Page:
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Guru - Streetsoul
Give Keith Elam credit for knowing how to surround himself with great talent. It's a fact that has guided his career from the early days of Gang Starr — the group he formed with one of the greatest hip-hop producers of all time, Dj Premier — to his solo Jazzmatazz albums, recorded with a host of jazz legends including Roy Ayers, Donald Byrd, Freddie Hubbard, and Branford Marsalis. This third volume in Guru's Jazzmatazzseries came not only after a five-year break, but at a time when the notion of jazz-rap was almost as antiquated as the '70s jazz-funk sound it helped resurrect back in the late '80s. Guru undoubtedly realized this, so instead of focusing strictly on jazz this time out, he made Streetsoul more of a roots album. With all the great contemporary R&B talent on display, though, any jazz-rap fans still left could hardly be annoyed with Guru's shift in focus from jazz to soul. A trinity of late-'90s soul divas — Macy Gray, Erykah Badu, and Kelis — each have features, and the swing-to-urban production behind Badu's contribution frames her vocal excellently. Dj Premier also shows up, contributing his usual excellent trackmaster skills to "Hustlin' Daze," with vocals by Donell Jones. Fellow rapcentrics The Roots make an appearance on the fight-for-your-right anthem "Lift Your Fist," and Guru inserts two pioneer tracks, Herbie Hancocks's "Timeless" and Isaac Hayes' "Night Vision" near the end. Unfortunately, the one caveat to Streetsoul — Guru's rapping talent hasn't improved at all — is practically unavoidable considering he pops up for a verse or two smack-dab in the middle of almost every track here.
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Guru - Baldhead Slick & da Click
Guru is a model of understated consistency — from "Manifest" to "Just to Get a Rep" to "You Know My Steez," he can always be depended on for thoughtful and innovative material, if not outright classics. But Baldhead Slick & da Click, his first non - Jazzmatazz solo effort, veers from this course, with just about nothing notable on the entire disc. Guru sounds obsessed with fake thugs and gangsters, and at 21 tracks without an updated flow or much variation in theme, the record becomes a struggle early on. His usual insight, storytelling, and clever swagger are replaced by a punchless braggadoccio, and his guest artists only offer the same. For longtime fans who counted on the monotone to never become monotonous, Baldhead Slick & da Click is nothing short of a disappointment.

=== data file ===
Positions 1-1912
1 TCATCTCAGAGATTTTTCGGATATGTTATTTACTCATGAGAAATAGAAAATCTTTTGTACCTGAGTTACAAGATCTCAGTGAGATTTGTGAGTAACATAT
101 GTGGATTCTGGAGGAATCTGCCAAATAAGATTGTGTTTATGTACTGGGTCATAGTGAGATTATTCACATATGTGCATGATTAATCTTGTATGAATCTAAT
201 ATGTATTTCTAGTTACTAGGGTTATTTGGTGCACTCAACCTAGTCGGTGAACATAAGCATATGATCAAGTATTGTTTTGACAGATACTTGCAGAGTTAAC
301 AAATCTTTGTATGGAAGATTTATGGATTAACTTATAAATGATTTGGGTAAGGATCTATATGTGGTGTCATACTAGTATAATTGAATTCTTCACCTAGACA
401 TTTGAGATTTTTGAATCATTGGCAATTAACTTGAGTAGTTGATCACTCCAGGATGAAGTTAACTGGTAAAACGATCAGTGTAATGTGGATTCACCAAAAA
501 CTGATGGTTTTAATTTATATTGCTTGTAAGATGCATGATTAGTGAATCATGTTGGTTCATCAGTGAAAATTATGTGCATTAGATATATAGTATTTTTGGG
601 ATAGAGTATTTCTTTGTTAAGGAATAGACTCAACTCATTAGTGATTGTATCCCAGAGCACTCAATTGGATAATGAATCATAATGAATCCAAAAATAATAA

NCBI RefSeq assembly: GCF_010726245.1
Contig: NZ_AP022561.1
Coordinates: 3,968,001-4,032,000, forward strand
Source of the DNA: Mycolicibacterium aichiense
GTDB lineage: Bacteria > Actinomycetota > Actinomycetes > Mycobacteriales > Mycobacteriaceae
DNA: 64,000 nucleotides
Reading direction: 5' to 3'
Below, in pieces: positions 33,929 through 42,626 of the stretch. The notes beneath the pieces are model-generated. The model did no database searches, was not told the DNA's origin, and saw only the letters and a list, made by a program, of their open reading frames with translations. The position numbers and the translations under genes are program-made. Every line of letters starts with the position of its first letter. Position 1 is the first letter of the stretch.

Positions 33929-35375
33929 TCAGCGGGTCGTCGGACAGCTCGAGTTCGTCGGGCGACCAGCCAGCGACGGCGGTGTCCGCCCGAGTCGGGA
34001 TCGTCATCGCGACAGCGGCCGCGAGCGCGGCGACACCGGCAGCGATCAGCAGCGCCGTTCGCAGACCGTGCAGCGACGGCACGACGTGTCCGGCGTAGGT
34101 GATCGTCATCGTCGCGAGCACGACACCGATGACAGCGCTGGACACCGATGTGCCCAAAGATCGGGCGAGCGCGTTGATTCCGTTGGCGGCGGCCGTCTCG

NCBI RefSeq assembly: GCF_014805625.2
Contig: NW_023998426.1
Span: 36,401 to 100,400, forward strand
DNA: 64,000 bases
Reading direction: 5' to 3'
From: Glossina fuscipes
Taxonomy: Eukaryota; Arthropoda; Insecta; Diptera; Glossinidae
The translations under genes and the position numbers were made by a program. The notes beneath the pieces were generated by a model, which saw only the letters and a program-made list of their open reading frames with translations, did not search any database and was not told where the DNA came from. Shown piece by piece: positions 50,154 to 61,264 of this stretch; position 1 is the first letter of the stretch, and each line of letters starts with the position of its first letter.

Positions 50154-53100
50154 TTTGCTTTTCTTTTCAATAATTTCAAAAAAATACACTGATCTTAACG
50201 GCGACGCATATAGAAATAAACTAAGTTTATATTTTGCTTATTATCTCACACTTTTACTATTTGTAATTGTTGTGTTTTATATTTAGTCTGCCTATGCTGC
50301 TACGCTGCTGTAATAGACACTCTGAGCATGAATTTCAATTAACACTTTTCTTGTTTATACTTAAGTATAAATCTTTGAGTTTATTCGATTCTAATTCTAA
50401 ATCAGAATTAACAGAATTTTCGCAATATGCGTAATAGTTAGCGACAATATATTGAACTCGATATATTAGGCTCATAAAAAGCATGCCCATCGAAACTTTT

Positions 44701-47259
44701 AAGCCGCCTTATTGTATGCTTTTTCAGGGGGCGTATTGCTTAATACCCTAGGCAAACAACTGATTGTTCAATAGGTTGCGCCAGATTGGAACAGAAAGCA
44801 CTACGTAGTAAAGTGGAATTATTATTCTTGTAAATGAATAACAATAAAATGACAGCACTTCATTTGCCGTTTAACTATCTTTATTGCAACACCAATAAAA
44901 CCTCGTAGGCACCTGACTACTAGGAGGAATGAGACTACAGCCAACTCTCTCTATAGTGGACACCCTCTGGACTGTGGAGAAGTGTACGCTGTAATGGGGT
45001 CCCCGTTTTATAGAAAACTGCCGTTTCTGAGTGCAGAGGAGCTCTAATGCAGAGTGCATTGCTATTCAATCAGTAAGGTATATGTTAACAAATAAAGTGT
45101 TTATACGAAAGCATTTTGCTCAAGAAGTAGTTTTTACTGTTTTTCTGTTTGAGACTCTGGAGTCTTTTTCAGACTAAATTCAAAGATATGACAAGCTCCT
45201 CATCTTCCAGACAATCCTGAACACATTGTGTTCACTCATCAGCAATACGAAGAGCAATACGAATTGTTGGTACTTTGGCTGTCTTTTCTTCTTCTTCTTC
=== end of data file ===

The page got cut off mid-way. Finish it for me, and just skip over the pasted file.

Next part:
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Guru - Version 7.0: The Street Scriptures
For the seventh chapter in the book of Guru, Version 7.0: The Street Scriptures, the former Gang Starr mastermind strips away from the cocktail and smoke settings of Jazzmatazz and returns to the pastures that made him one of hip-hop's most revered and skilled MCs: the pavement of New York City. Nearly a 20-song homage to the Big Apple, Guru nods in the direction of the city's future; having such established and up-and-coming MCs as Jean Grae, Talib Kweli, and Styles P make guest appearances. Surprisingly, the album is produced in its entirety by SOLAR, a bold move considering Guru's finest moments often occurred when Dj Premier was behind the mixing disc and drum machine. Having a consistent producer throughout also leads to a bit of monotony in arrangement; leaving Street Scriptures with a dragging feeling towards the conclusion. This could have been trimmed down from a 20- to a 14-song release, which would have increased the impact of the album on the whole. And while Guru still rhymes better than most, he does have his off moments from time to time and thankfully there's more than one guest appearance to help songs move along to their conclusion. Not his strongest outing, but certainly an improvement over Baldhead Slick & da Click and the last Jazzmatazz record.